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Nephrotic Syndrome

Nephrotic syndrome is primarily a pediatric disorder and is 15 times more common in children than adults.

 

The incidence is 2-3/100,000 children per year.

 

Majority of affected children will have steroid-sensitive minimal change disease.

 

The characteristic features of nephrotic syndrome are: Q

  1. heavy proteinuria (>3.5 g/24 hr in adults or 40 mg/m2/hr in children) ,
  2. hypoalbuminemia (<2.5 g/dL),
  3. edema, and
  4. hyperlipidemia. 

Etiology.

  1. Most children (90%) with nephrotic syndrome have a form of the idiopathic nephrotic syndrome.
  2. Causes of idiopathic nephrotic syndrome include minimal change disease (85%), mesangial proliferation (5%), and focal segmental glomerulosclerosis (10%).
  3. The remaining 10% of children with nephrotic syndrome have secondary nephrotic syndrome related to syste-mic or glomerular diseases such as membranous nephropathy or membranoproliferative glomerulonephritis

Nephrotic Syndrome in Children Due to Genetic Disorders of the Podocyte (Latest Question)
 

GENE

NAME

LOCATION

INHERITANCE

RENAL DISEASE

STEROID-RESISTANT NEPHROTIC SYNDROME

NPHS1

Nephrin

19q13.1

Recessive

Finnish-type congenital nephrotic syndrome

NPHS2

Podocin

1q25

Recessive

FSGS

FSGS1

α-actinin-4 (αACTN4)

19q13

Dominant

FSGS

FSGS2

Unknown

11q21–22

Dominant

FSGS

WT1

Wilms tumor-suppressor gene

11p13

Dominant

Denys-Drash syndrome with diffuse mesangial sclerosis Frasier's syndrome with FSGS

LMX1B

LIM-homeodomain protein

9q34

Dominant

Nail-patella syndrome

SMARCAL1

SW1/SNF2-related, matrix-associated, actin-dependent regulator of chromatin, subfamily a-like 1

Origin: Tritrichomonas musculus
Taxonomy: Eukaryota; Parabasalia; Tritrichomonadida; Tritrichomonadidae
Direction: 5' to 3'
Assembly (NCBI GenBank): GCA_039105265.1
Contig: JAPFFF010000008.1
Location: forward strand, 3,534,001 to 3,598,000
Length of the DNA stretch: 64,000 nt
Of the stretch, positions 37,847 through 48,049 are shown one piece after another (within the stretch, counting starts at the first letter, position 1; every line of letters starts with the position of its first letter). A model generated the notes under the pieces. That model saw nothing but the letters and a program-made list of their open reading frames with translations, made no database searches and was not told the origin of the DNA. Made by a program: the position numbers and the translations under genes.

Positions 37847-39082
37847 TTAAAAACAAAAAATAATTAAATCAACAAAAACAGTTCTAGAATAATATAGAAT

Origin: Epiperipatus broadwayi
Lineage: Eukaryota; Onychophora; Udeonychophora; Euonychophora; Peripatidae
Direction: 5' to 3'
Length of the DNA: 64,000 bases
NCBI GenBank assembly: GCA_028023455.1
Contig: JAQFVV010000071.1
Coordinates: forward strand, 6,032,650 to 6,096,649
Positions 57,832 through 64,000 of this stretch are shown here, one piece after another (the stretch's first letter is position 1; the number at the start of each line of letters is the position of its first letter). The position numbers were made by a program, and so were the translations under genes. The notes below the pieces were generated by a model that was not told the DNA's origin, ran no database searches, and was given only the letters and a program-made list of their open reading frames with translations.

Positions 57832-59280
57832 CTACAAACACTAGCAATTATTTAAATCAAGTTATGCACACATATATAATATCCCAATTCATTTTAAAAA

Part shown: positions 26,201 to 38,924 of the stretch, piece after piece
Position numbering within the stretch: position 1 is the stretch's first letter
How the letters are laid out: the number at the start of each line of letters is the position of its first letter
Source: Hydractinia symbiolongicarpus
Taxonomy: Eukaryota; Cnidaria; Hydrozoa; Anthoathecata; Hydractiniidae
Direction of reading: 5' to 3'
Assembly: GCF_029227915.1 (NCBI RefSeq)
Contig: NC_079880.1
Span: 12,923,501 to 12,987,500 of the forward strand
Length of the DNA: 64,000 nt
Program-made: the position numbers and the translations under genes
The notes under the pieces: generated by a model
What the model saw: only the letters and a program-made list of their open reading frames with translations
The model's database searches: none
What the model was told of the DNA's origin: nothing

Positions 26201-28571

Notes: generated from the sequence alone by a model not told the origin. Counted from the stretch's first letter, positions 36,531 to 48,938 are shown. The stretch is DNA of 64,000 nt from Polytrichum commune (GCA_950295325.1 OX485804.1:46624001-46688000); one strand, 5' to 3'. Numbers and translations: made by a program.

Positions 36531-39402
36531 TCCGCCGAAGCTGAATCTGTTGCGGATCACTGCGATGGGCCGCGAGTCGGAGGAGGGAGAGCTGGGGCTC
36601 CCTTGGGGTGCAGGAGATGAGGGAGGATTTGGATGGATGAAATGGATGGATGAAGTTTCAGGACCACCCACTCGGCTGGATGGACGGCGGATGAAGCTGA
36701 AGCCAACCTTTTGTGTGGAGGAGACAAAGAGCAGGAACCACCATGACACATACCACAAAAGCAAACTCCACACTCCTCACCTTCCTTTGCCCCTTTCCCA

2q35

Recessive

Schimke immuno-osseous dysplasia with FSGS[*]

STEROID-RESPONSIVE NEPHROTIC SYNDROME

Unknown

Unknown

Unknown

Recessive

MCNS

   

Mechanism: Mechanism of edema formation in nephrotic syndrome massive urinary protein loss leads to hypoalbuminemia, which causes a decrease in the plasma oncotic pressure and transudation of fluid from the intravascular compartment to the interstitial space.
 

The reduction in intravascular volume decreases renal perfusion pressure, activating the renin-angiotensin-aldosterone system, which stimulates tubular reabsorption of sodium.
 

The reduced intravascular volume also stimulates the release of antidiuretic hormone, which enhances the reabsorption of water in the collecting duct.

 

In the nephrotic state, serum lipid levels (cholesterol, triglycerides) are elevated for two reasons. Hypoalbuminemia stimulates generalized hepatic protein synthesis, including synthesis of lipoproteins. In addition, lipid catabolism is diminished, as a result of reduced plasma levels of lipoprotein lipase, related to increased urinary losses of this enzyme.

 


Table: Characteristic features of two groups of nephrotic syndrome.

 

 

Clinical Features -

 

Patient usually presents with insidious onset of generalized edema, without a decrease in urine output. Patient may complain of passing frothy urine due to presence of protein.

 

Treatment

  1. Bed – rest
  2. If GFR > 60 ml/min, no dietary restriction required. If GFR < 60 ml/min dietary protein restriction of 0.8 gm/kg/d + 1 gm proteinuria
  3. Diuretics relieve oedema but do not treat the underlying disorder. Overzealous use of diuretics should be avoided as the patients are often intravascularly depleted and may precipitate prerenal failure. 

Table: Definition :
 

Remission

Urine albumin nil or trace (or proteinuria < 4 mg/m2h) for 3 consecutive days

Relapse

Urine albumin 3+ or 4+ (or proteinuria >40 mg/m2/h) for 3 consecutive days, having been in remission previously.

Frequent relapses

Two or more relapses in six months of initial response, or more than three relapses in any twelve months.

Steroid dependence

Two consecutive relapses when on alternate day steroids or within 14 days of its discontinuation

Steroid resistance

Absence of remission despite therapy with 4 weeks of daily prednisolone in a dose of 2 mg/kg per day.

 

 Description: scan0013

 

Fig: Management of patients with steroid sensitive nephrotic syndrome.

 

Complications

  1. Venous thrombosis and pulmonary embolism (urinary loss of antithrombin III, low plasma volume, increased clotting factors II, V, VII, VIII and X)
  2. Infections (pneumococcal peritonitis)
  3. Hypercholesterolemia (atherosclerosis, xanthomata)
  4. Hypovolemia and renal failure
  5. Loss of specific binding proteins, e.g. transferrin, thyroid – binding globulin.




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